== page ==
Ruth Buchanan joined Osgoode Hall Law School as an Associate Professor in 2006 and was promoted to Full Professor in 2016. Prior to joining the Osgoode faculty, Professor Buchanan taught at the law schools of the University of British Columbia and the University of New Brunswick. Professor Buchanan also holds an ongoing appointment as a Senior Fellow at Melbourne Law School, where she teaches in the Melbourne Law Masters program.

Professor Buchanan holds an SJD from the University of Wisconsin-Madison, an LLB from the University of Victoria and an AB from Princeton University. In 2011, Professor Buchanan founded the Law.Arts.Culture Colloquium, to create a vibrant forum for the discussion of emerging interdisciplinary work on law and humanities. Since that time, Professor Buchanan, through LAC, has hosted more than two dozen speakers, events and installations. She is also a past Director of the Graduate Program (Research), and a past co-Director of the Institute for Feminist Legal Studies.

An interdisciplinary legal scholar whose work spans critical legal theory, sociology of law and cultural legal studies, Dr. Buchanan’s scholarship has engaged with a range of topics including NAFTA and labour rights, the WTO and global constitutionalism, social movements and resistance to globalization, Indigenous law and legal pluralism, law and film. She has published widely and collaborates frequently with legal scholars in Canada and internationally. Professor Buchanan co-edited the collections Law in Transition: Human Rights, Development and Transitional Justice (2014) with Peer Zumbansen and Reading Modern Law: Critical Methodologies and Sovereign Formations (2012) with Sundhya Pahuja and Stewart Motha. She has published widely, including in the Journal of Law, Culture and Humanities; Miami Law Review; Leiden Journal of International Law; Law,Text,Culture; Journal of Legal Education, Nordic Journal of International Law; Osgoode Hall Law Journal, and the Journal of Law and Society. She has been involved in the editorial boards or editorial advisory boards of the Canadian Journal of Women and Law, Journal of Law, Culture and Humanities, Transnational Legal Theory.

In 2015-16, Professor Buchanan was awarded an Osgoode Hall Research Fellowship for her ongoing project, “Visualizing Developments,” which considers the variety of visual mechanisms through which knowledge about development is produced and disseminated by international institutions. Professor Buchanan is also currently writing a book on International Development with Sundhya Pahuja and Luis Eslava as part of the Routledge-Cavendish Critical Approaches to Law series.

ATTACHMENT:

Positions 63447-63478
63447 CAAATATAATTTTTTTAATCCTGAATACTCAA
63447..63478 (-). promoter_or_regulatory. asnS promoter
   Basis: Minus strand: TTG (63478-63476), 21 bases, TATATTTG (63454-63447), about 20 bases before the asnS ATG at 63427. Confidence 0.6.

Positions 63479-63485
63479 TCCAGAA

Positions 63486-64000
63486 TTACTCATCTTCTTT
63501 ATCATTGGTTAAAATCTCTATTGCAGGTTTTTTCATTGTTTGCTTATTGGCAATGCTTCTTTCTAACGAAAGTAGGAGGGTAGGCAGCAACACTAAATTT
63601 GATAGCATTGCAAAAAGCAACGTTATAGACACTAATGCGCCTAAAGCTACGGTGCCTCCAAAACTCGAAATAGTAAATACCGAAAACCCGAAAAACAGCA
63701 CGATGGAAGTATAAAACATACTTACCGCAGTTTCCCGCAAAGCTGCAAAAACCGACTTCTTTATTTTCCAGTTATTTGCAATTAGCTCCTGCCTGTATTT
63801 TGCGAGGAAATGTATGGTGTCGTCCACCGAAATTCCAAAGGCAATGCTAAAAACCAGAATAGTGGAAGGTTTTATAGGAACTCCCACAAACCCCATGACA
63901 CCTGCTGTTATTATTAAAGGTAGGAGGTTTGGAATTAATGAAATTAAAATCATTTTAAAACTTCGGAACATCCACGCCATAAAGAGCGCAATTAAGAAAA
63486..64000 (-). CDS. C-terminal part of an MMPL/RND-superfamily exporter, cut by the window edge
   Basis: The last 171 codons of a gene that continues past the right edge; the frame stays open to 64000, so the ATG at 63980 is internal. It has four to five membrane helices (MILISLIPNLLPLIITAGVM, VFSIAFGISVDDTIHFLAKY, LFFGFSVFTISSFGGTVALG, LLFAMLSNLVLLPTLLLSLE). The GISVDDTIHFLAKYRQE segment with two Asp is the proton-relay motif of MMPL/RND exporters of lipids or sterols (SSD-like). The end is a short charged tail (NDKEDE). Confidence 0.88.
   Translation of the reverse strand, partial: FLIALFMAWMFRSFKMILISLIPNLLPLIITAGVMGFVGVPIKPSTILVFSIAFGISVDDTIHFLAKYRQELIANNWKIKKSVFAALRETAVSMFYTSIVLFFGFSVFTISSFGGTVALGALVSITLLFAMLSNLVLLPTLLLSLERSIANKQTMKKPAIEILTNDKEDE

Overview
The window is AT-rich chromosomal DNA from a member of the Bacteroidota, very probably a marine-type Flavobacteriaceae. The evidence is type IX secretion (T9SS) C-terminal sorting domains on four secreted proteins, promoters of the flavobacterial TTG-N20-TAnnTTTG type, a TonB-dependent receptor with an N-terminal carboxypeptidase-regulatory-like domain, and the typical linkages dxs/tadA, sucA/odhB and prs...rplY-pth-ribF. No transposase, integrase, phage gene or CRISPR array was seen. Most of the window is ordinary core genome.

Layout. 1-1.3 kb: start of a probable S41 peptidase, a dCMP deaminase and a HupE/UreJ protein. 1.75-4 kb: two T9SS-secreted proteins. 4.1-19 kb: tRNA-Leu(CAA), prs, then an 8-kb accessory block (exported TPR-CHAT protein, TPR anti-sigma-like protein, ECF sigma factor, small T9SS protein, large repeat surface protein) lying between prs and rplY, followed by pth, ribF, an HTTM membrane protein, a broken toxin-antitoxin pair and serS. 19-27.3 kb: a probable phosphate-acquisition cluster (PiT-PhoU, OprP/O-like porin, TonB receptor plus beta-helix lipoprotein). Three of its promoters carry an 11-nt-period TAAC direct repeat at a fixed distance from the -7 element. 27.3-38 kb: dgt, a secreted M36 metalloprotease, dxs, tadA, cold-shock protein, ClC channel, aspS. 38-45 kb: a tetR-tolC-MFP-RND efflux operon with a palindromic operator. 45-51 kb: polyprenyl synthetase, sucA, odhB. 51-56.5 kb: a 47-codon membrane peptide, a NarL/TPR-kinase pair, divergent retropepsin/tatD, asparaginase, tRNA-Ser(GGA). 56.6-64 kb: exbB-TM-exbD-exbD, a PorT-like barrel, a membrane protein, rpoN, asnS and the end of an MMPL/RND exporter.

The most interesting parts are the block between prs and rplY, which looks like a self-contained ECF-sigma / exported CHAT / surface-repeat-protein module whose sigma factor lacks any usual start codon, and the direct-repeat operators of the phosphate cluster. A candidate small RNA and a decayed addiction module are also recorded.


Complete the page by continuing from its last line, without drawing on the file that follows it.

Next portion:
Professor Buchanan has taught courses in the areas of: Globalization and Law, Law and Social Change, Trade, Human Rights and Development, Law and Film. In the Osgoode Graduate Program, she has taught the Legal Research seminar and convened the Study Group on Law in a Global Context. Professor Buchanan has supervised many LLM and doctoral students in the areas of law and development, legal theory, legal sociology, or visual legal studies and law and film.

Research Interests: Law and Development, Legal Theory, Law and Film

Boisselle, Andrée

Andrée Boisselle’s research interests are in the areas of indigenous law, comparative and constitutional law, pluralism and postcolonial legal theory.  She is currently completing her doctorate in the Faculty of Law at the University of Victoria.  Her doctoral research on Stó:lõ constitutionalism and the Coast Salish legal tradition has been supported by scholarships from the Trudeau Foundation and the Social Sciences and Humanities Research Council of Canada.  Her master’s thesis critically examined the development of the duty to consult First Nations in Canadian law.  It received the Quebec Association of Law Professors Prize in 2008.  Before pursuing graduate studies, she practised litigation in Québec with McCarthy Tétrault LLP and did contractual work with the Supreme Court of Canada.

Bhabha, Faisal

Faisal Bhabha is an Associate Professor at Osgoode Hall Law School in Toronto, Canada. He also serves as the Faculty Director of the Canadian Common Law LLM degree program. He has researched and published in the areas of constitutional law, multiculturalism, law and religion, disability rights, national security and access to justice. He teaches constitutional law, human rights, legal ethics, and appellate advocacy. Previously, he sat as Vice-chair of the Human Rights Tribunal of Ontario (2008-2011). He maintains a varied public and private law practice, appearing before administrative boards and tribunals and at all levels of court, including the Supreme Court of Canada. He advises and represents a variety of individuals and public interest organizations in matters pertaining to constitutional law and human rights. He has appeared as an expert witness before Canadian parliamentary committees and served as a member of the Equity Advisory Group of the Law Society of Ontario. He has lived and worked in the Middle East and South Africa, and has lectured and taught in many countries. He is currently a senior editor with the International Review of Human Rights Law.

Research Interests: constitutional law; equality and anti-discrimination; administrative law; legal ethics and professionalism; legal process; dispute resolution; legal education